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August 17, 2017
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2015 has crept up on us and it’s time to see some updated trends, statistics and information. 2014 was a turning point in many areas of the video games industry. To help celebrate the release of our brand new Big Fish Video Game Stats Database, join us as we take a look at where the year left us and what we have to look forward to in the future in this ever-changing video games landscape.

Who’s playing games?

Over 59% of Americans play games
That means that in America alone, over 150 million people play games. 150 million people spread over a vast variety of backgrounds, ages, genders, socioeconomic statuses. All of us are jumping into stories, swapping gummies, fighting foes, traveling through time, and finding hidden objects.

Average age of the gamer is 31
This is up from 30 years old last year. Is it safe to assume that as video gaming aged another year, so did all of its gamers? Or is a safer theory that, even as the younger generation grows into gaming, more of the older generation begins embracing it as well?

Children and video games

29% of gamers are under 18
Video games are no longer seen as strictly toys for kids. In fact, it seems as though that image has changed almost entirely. Don’t get me wrong, obviously there are still games intended as entertainment for kids. However, more gamers are over the age of 50 than under 18. We’re also seeing video games as educational tools to help improve focus and concentration in children.

74% of K-8 teachers use digital games in the classroom
The instructors report that video games increase motivation and engagement in their students. 4 out of 5 of video game-implementing teachers use games created exclusively for educational purposes.

It’s not just teachers who are using games to assist in educating the youth of today. 56% of parents say video games positively affect their children.

Gaming and Gender

48% of gamers are female
Up another percentage point from last year (47%), women are a massive force in the video gaming audience. I predict that this time next year, we’ll see a shift in who makes up the majority. Also, video game purchasers are split right down the middle. 50% are men. 50% are women.

52% of gamers in the UK are women
Across the ocean, a study conducted in September 2014 found that 52% of gamers are women. Of those surveyed, 33% listed their favorite game genre to be Trivia/Word/Puzzle. It goes without saying that mobile and casual gaming has contributed to the steady rise in female gaming. However, in that same study it was discovered that 56% of female gamers have played on a console and 68% have played online.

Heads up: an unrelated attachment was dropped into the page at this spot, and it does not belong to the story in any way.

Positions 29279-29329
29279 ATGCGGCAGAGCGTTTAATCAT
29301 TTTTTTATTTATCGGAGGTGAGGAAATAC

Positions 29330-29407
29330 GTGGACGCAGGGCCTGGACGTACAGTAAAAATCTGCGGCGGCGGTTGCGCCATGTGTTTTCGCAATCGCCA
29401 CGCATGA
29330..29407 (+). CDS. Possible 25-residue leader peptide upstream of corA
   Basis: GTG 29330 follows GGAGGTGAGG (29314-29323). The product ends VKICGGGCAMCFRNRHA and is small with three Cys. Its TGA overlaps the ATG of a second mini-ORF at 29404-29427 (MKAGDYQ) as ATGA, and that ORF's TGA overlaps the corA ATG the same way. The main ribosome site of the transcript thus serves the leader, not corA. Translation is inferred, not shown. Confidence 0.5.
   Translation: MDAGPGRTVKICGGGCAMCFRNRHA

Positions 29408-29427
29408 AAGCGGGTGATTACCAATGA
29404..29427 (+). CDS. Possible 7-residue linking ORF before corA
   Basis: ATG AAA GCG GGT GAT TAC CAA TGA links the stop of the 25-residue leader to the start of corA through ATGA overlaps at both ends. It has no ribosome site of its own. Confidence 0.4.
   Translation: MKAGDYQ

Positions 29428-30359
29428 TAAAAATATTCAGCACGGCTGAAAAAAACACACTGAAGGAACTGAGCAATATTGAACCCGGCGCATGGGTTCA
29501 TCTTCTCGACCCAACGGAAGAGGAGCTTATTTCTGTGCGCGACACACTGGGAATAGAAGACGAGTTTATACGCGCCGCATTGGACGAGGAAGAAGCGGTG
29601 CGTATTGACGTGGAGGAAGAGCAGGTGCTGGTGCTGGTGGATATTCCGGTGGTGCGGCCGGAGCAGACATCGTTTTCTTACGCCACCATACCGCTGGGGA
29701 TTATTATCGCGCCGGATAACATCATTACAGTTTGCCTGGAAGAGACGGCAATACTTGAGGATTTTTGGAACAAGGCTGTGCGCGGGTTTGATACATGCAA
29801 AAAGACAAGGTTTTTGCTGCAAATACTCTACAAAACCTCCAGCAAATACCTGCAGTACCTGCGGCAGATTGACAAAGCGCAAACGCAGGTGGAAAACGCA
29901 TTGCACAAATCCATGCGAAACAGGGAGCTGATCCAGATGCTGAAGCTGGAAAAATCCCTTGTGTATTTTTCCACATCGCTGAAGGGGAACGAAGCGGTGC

22% of the video game workforce is made up of females and 76% of game developers are men
While this number is a bit disheartening, and we’d love to see more diversity in the business of video game creation, it is double what we saw in 2009. As awareness grows, I have no doubt we’ll see more smart, creative, and innovative women rising in the industry.

One final note about gender and video game culture: with 2014 came the debacle that was #gamergate. It was big, it was loud, it was confusing and angering. Don’t know what I’m talking about? For a comprehensive review of the events, check out the article by Mirror.

The rise of the independent video game

An amazing bi-product of the rise in mobile gaming popularity is the emergence of independently released games. The technology of smart phones and tablets has allowed for the widening reach of indie titles. These games are often beautifully illustrated, clever, innovative, and fun. The dream of starting a tiny game studio with two or three founders seems more feasible than ever to ambitious dreamers.

Of Metacritic’s top 25 iPhone/iPad games of 2014 list, half (13) were independent releases.

Top 10 games of 2014

In a surprising turn of events (to some) it was announced a few days ago that Call of Duty: Advanced Warfare brought in more sales than Bungie’s massive $500 Million Destiny. Below you’ll find the list of top 10 best-selling games of 2014. Please note: this list does not take into account digital sales:

1. Call of Duty: Advanced Warfare
2. Madden NFL 15
3. Destiny
4. Grand Theft Auto V
5. Minecraft
6. Super Smash Bros
7. NBA 2K15
8. Watch Dogs
9. FIFA 15
10. Call Of Duty: Ghosts

Speaking of Minecraft (number 5)
Minecraft (released in 2009) is one of the top three best-selling video games of all time. As of this writing, 18, 207, 546 units have been sold.

Source: www.bigfishgames.com
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